Evelyn Nesbit was only 15 when she arrived in New York City in December of 1900 but with her luminous eyes and sensuous lips she became an overnight …sensation. She started out as an artist’s model for painters and sculptors; soon she was posing for photographers and magazine illustrators. Within a year Evelyn was singing and dancing in the hit musical “Florodora” and became the talk of the town.
It didn’t take long for Evelyn to be introduced to Stanford White, the leading arbiter of taste of the day. The 47-year-old architect showered the chorus girl with gifts and money, while assuring her mother that his interests were purely wholesome.
One evening “Stanny” ushered Evelyn to his secret 24th Street apartment, and introduced the sixteen-year-old Evelyn to a forest green room illuminated by concealed lighting with “a gorgeous swing with red velvet ropes … set high in the ceiling at one end of the studio.” White said, “Let’s put this little kid in the swing,” and Evelyn jumped on enthusiastically. She would ride the swing again many times, sometimes clothed, and sometimes not.
“Stanny” then escorted her to “the mirror room,” paneled entirely with mirrors. Entranced by her opulent surroundings, Evelyn drank champagne, changed into a yellow silk kimono, and remembered nothing else until she awoke in bed the next morning, her virginity gone.
There were more steamy nights spent on tiger rugs before blazing fires, but before long, Stanford White’s restless appetite moved on to other conquests. Evelyn fell hard for young John Barrymore, but her mother considered his prospects limited. A fantastically wealthy young railroad heir from Pittsburgh by the name of Harry K. Thaw then came into the picture.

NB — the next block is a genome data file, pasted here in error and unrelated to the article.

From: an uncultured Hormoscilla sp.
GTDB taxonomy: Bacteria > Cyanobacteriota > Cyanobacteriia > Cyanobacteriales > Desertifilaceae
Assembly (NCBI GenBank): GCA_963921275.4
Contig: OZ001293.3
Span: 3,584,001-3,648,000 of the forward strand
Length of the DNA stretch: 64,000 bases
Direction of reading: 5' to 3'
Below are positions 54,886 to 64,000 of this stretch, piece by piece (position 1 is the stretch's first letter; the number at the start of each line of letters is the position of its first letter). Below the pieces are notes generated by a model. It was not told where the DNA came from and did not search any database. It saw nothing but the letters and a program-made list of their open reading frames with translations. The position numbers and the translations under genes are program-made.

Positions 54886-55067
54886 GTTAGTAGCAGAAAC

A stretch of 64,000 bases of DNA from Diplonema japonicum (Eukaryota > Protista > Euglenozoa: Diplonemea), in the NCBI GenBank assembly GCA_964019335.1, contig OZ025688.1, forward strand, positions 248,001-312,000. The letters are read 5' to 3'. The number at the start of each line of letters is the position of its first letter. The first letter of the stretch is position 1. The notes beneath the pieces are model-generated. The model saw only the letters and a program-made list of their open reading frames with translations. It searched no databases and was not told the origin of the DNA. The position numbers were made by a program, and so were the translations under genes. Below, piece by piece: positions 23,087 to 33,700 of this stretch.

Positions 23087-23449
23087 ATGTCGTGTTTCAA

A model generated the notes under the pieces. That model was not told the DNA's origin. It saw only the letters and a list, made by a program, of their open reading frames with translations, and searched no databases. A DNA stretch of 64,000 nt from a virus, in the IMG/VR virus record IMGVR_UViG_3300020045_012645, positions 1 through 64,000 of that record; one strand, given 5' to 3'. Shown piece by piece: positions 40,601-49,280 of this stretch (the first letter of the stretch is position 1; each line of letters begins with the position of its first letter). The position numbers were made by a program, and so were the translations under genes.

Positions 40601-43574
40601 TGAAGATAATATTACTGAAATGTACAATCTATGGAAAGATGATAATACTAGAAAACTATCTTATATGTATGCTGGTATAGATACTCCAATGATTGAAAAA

Dark-haired and baby-faced, Thaw blamed Stanford White for keeping him out of some of New York’s toniest clubs. He became obsessed over Evelyn, sitting through 40 performances of “The Wild Rose” just to watch her on stage. He proposed multiple times, but she rejected him, knowing she could never marry without admitting her less-than-reputable sexual past. Mad with frustration, he demanded to know why she wouldn’t accept and pried from her every excruciating detail of that night in the mirror room.
Stanford White knew that Thaw was unstable and a cocaine addict, and warned Evelyn to stay away from him, but Evelyn’s thirst for financial stability overcame her. She married Harry on April 4, 1905; they settled in Pittsburgh, and Harry took up as his solemn duty a crusade to expose Stanford White for the ruinous monster that he perceived him to be.
On June 25, 1906, Harry and Evelyn stopped in New York before embarking on a European vacation. They purchased tickets to “Mam’zelle Champaigne,” opening that night at the roof-top theater atop the Madison Square Garden. Before the show, they dined at Cafe Martin a block west of the Garden. There, too, dined none other than Stanford White, and Harry K. Thaw stewed over the sight of his wife’s despoiler.
At 10:55 PM, as the show was concluding, Stanford White finally arrived and took his usual table in the front row. Evelyn, anxious to avoid a scene, tried to pull Harry toward the elevators to leave, but he pulled away and marched straight up to White.
White must have seen Thaw approaching, but he made no move. Thaw placed the pistol almost against the head of the sitting man and fired three shots in quick succession. White’s elbow slid from the table, the table crashed over, sending a glass clinking along with the heavier sound. The body then tumbled from the chair.